24 January 2018

SBMA, IP group ink accord for Ayta conservation area

The Subic Bay Metropolitan Authority (SBMA) has formally signed an agreement with a non-government organization for the implementation of a conservation program to benefit the Magbukun Ayta tribesmen living within the Subic Bay Freeport Zone.

SBMA Chairman and Administrator Wilma T. Eisma signed the accord with Betty Fielder, president of the Subic Indigenous Peoples Assistance Group (SIPAG), on Wednesday at the SBMA office.



SIPAG had launched its Indigenous Communities Conservation Area (ICCA) project last December under the auspices of the United Nations Development Programme (UNDP) to help protect and preserve the indigenous Ayta environment and culture here.

The project will be implemented with the support of the local government unit of Morong, Bataan, and the Philippine Association for Intercultural Development (PAFID).

The project places the Magbukun Ayta tribe at the forefront of conservation efforts since they live in the conservation site, which forms a part of the Subic Bay Freeport Zone

Eisma said the SBMA will give its all-out support to the project because it dovetails with the agency’s conservation and environment protection program.

“We have pledged our all-out support to this project because it strengthens our fundamental advocacy to protect the natural environment of the Subic Freeport,” Eisma explained.

“Of course, part of the effort goes to the conservation of the indigenous Ayta culture and we also support that,” she added.

Under the agreement, the SBMA allowed SIPAG to use a building at the Naval Magazine area in the Freeport for the establishment of the Ayta Cultural Skills Development and Livelihood Training Center.

Under the ICCA program, residents living within or nearby the conservation area are tasked to serve as protectors of the environment, while the local government unit takes the lead in implementing conservation and protection activities.

According to the UNDP, ICCAs are spaces de facto governed by indigenous peoples or local communities with evidently positive outcomes for the conservation of biological and cultural diversity.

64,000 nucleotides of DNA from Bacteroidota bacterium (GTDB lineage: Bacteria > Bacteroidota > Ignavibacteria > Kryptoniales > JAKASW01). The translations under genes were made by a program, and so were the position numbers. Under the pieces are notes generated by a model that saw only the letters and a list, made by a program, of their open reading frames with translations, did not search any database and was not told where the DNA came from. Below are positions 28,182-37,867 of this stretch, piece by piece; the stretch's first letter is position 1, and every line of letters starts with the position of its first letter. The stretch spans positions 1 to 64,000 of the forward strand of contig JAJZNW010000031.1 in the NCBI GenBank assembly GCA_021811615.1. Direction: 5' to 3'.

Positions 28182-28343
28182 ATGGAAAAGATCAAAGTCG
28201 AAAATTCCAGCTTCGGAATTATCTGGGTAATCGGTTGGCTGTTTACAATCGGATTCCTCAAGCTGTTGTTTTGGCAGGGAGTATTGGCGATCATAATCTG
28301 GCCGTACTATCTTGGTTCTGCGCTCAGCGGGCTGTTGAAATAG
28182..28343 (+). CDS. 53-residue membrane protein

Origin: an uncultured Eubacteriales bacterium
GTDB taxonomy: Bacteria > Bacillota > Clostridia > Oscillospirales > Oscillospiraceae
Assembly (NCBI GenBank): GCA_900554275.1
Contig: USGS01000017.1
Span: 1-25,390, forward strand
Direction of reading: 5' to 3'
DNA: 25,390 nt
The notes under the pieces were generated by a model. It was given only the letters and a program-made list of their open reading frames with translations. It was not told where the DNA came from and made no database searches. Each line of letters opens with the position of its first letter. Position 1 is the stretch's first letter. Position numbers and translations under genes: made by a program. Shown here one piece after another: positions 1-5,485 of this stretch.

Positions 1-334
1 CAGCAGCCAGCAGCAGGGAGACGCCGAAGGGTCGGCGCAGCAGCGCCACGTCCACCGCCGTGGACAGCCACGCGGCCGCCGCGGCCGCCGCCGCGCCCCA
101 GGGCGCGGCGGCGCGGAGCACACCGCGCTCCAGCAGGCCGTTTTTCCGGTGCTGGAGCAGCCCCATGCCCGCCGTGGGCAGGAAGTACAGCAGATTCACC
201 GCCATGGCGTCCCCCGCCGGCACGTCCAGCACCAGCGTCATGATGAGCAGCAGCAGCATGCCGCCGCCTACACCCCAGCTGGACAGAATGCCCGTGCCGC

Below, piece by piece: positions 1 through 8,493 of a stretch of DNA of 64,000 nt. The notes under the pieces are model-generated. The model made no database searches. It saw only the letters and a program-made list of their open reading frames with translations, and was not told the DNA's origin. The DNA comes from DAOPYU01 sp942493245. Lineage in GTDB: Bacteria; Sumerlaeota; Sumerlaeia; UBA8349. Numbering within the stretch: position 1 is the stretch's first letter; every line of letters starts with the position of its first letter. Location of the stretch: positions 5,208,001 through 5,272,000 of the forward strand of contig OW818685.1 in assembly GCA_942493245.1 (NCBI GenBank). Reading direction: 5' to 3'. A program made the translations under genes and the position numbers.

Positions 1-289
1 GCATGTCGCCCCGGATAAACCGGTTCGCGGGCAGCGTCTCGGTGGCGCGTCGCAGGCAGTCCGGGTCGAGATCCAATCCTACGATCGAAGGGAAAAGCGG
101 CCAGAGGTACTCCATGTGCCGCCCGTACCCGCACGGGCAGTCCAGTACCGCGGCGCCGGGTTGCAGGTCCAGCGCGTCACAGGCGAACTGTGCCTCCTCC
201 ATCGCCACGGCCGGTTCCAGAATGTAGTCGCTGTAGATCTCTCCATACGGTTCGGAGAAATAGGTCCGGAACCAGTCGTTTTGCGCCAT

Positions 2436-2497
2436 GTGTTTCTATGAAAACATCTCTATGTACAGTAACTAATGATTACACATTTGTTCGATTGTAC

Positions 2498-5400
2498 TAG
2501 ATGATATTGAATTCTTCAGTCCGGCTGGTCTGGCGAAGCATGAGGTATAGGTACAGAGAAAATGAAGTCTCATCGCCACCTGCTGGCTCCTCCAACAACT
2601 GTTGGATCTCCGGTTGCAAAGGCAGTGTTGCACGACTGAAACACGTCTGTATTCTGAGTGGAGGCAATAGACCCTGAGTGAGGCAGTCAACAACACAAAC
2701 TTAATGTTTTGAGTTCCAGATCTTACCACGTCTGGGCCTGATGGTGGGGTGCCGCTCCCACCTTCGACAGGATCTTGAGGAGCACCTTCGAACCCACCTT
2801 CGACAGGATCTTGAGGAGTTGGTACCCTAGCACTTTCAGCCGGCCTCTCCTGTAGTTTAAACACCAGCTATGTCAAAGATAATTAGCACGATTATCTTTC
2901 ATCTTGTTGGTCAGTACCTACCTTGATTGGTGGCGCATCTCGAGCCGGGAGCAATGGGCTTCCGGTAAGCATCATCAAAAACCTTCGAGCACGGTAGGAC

The UNDP also said that ICCAs can be classified as sacred areas or ritual grounds for the indigenous communities residing near it and may include forests, mountains, shorelines, wetlands, fishing areas, and other bodies of water.

Project officials said that with the ICCA program, the continuation, revival or modification of traditional practices or even new initiatives may succeed in protecting and restoring natural resources and cultural values in the face of new threats or opportunities.

Eisma said the SBMA has been successful in implementing a similar program with the Ambala Ayta tribe at the Pastolan village in the town of Hermosa, which also forms part of the Subic Bay Freeport Zone.

The SBMA has recently been recognized for its Ambala development program by the London-based International Finance Magazine (IFM) for having the best social responsibility initiative, Eisma also said.

Before this, the SBMA also initiated the so-called social-fencing concept at the Freeport to make residents of upland areas in the zone be part of the overall strategy to preserve Subic’s natural environment. (HEE/MPD-SBMA)

PHOTO

Members of the Magbukun Ayta tribe welcome the signing of an agreement by SBMA Chairman and Administrator Wilma T. Eisma (left) and SIPAG President Betty Fielder to implement a conservation program at the tribe’s territory within the Subic Bay Freeport Zone. (SBMA)

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